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Thank you to long-time LCWO volunteer and committee member Ruth Mayne for writing the following statements and our Climate Justice Primer,which you can download below.

Low Carbon West Oxford solidarity statement on Black Lives Matter

LCWO trustees and committee abhor racism, discrimination and injustice in all its forms. We are horrified by the death of George Floyd and all other people around the world who have been killed, attacked, or unfairly treated as a result of systemic racism and other forms of injustice.

We also note that in the last two decades, environmental activist murders have doubled, and that Indigenous people represent a disproportionate number of those killed (see e.g. The Conversation 5 August 2019 ‘More than 1,700 activists have been killed this century defending the environment’).

We are committed to a process of seeking to find ways in which we can better understand these injustices and how our work can better contribute to equality and justice for all people.  We will share more about our journey over the coming months.

Low Carbon West Oxford Statement on Climate Justice

Why a fair as well as fast transition?

Low Carbon West Oxford believes that the transition to a zero-carbon future must be fair, as well as fast. This is because:


  • Those least responsible for climate change – indigenous, black, people of colour, women, youth and low-income communities and countries – often suffer the worst climate impacts without compensation, benefit the least from climate policies, and participate less in decision making processes;
  • Those most responsible for the climate crisis – high-income countries, carbon intensive companies and institutions, and wealthy individuals – often do not shoulder their fair share of carbon reduction or costs or externalise the costs onto poor communities.


Practically/strategically: A fair transition will (a) widen action, garner greater public support, reduce potential resistance and (b) generate multiple co-benefits which simultaneously can help reduce poverty, inequality and other injustices (if policies and programmes are designed fairly).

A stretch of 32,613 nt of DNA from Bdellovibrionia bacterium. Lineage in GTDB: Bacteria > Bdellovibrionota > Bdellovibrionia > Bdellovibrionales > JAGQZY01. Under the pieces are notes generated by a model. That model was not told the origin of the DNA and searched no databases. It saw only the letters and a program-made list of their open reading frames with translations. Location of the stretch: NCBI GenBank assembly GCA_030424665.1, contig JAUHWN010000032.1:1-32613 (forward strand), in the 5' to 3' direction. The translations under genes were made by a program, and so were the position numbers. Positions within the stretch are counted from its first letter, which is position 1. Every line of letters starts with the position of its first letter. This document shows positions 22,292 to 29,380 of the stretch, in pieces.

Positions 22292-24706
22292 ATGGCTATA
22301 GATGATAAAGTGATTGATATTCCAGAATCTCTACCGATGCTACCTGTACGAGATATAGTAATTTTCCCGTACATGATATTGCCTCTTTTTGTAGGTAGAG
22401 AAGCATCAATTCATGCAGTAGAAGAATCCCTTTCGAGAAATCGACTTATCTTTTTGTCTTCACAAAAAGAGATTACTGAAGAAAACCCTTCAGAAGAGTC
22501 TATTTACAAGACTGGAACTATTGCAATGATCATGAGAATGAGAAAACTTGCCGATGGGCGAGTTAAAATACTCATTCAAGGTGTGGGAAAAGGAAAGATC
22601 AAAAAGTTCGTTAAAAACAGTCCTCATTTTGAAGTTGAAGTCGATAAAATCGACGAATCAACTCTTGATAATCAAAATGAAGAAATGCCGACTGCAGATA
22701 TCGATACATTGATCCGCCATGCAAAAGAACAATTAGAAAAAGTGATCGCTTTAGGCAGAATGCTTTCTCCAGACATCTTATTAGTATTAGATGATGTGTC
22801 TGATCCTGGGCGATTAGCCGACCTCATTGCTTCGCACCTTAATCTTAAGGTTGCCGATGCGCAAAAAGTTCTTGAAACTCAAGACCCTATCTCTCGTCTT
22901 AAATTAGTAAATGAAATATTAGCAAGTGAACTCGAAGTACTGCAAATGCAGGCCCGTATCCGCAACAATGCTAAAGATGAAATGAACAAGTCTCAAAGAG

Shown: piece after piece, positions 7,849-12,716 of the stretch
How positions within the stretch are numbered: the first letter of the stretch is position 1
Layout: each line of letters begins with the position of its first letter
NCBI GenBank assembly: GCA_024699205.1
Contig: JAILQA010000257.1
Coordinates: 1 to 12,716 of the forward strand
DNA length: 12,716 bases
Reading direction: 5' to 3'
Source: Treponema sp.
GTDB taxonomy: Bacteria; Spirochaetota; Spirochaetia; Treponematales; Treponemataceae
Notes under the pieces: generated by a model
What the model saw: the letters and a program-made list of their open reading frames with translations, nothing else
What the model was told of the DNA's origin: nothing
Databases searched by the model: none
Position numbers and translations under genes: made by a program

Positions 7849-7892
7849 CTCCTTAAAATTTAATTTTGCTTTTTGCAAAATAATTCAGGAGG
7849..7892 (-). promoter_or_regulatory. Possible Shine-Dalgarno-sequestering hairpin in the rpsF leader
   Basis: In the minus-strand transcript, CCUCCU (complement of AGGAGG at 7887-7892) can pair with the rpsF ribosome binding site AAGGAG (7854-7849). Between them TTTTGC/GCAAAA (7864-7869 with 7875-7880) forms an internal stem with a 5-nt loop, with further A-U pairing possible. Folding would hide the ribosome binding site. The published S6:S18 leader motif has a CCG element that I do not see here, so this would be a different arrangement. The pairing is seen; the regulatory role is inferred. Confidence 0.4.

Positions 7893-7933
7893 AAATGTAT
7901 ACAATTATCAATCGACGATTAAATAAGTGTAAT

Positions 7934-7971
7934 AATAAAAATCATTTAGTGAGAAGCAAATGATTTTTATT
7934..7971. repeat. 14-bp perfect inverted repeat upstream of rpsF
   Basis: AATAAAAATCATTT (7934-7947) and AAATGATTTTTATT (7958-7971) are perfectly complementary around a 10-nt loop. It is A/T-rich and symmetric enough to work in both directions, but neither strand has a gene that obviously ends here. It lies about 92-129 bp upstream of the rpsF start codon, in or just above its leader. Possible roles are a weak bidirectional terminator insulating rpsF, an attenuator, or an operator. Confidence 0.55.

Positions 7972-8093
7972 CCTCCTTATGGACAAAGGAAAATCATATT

Legally: climate justice is mandated in many international and national legal frameworks.

What would a fair transition look like within the UK?

A fair transition needs means ensuring that climate mitigation policies and programmes:

  • Provide marginalised groups affected by the transition with a voice in decision making (procedural justice);
  • Ensure a fair distribution of responsibilities, costs and co- benefits of climate action between social groups within, countries, between countries and between generations (distributive justice);
  • Protects people’s rights in both (a) the new green economy e.g. protection from land grabs for renewable energy generation and (b) in the old polluting/extractive, economy e.g. safety nets/social protection and re-training for those laid off in carbon intensive sector (distributive justice);
  • Recognise and address structural constraints that prevent marginalised groups from engaging and benefiting from climate policies and programmes e.g. by providing financial, practical and technical support (recognition justice);
  • Provides compensation for past injustices (corrective justice).


What can LCWO do practically?

To help ensure a fair and fast transition LCWO endeavours to:

  • Work in an inclusive manner and ensure that everyone who lives and works in the area has a chance to participate in and benefit from LCWO’s projects;
  • Balance efforts to get large emitters to make the biggest and fastest cuts to their carbon emissions with efforts to engage and support lower emitters to reduce their emissions thereby facilitating their access to the potential co-benefits;
  • Learn from marginalised/disadvantaged groups about how to achieve a fast and fair transition and share our learning with them and other groups too to help spread fair and effective climate solutions;
  • Influence local and national government, business and other institutions to scale up effective and fair climate solutions to the climate crisis and ensure that their policies and practices contribute to both a fair and fast transition.

Download our Climate Justice Primer here:

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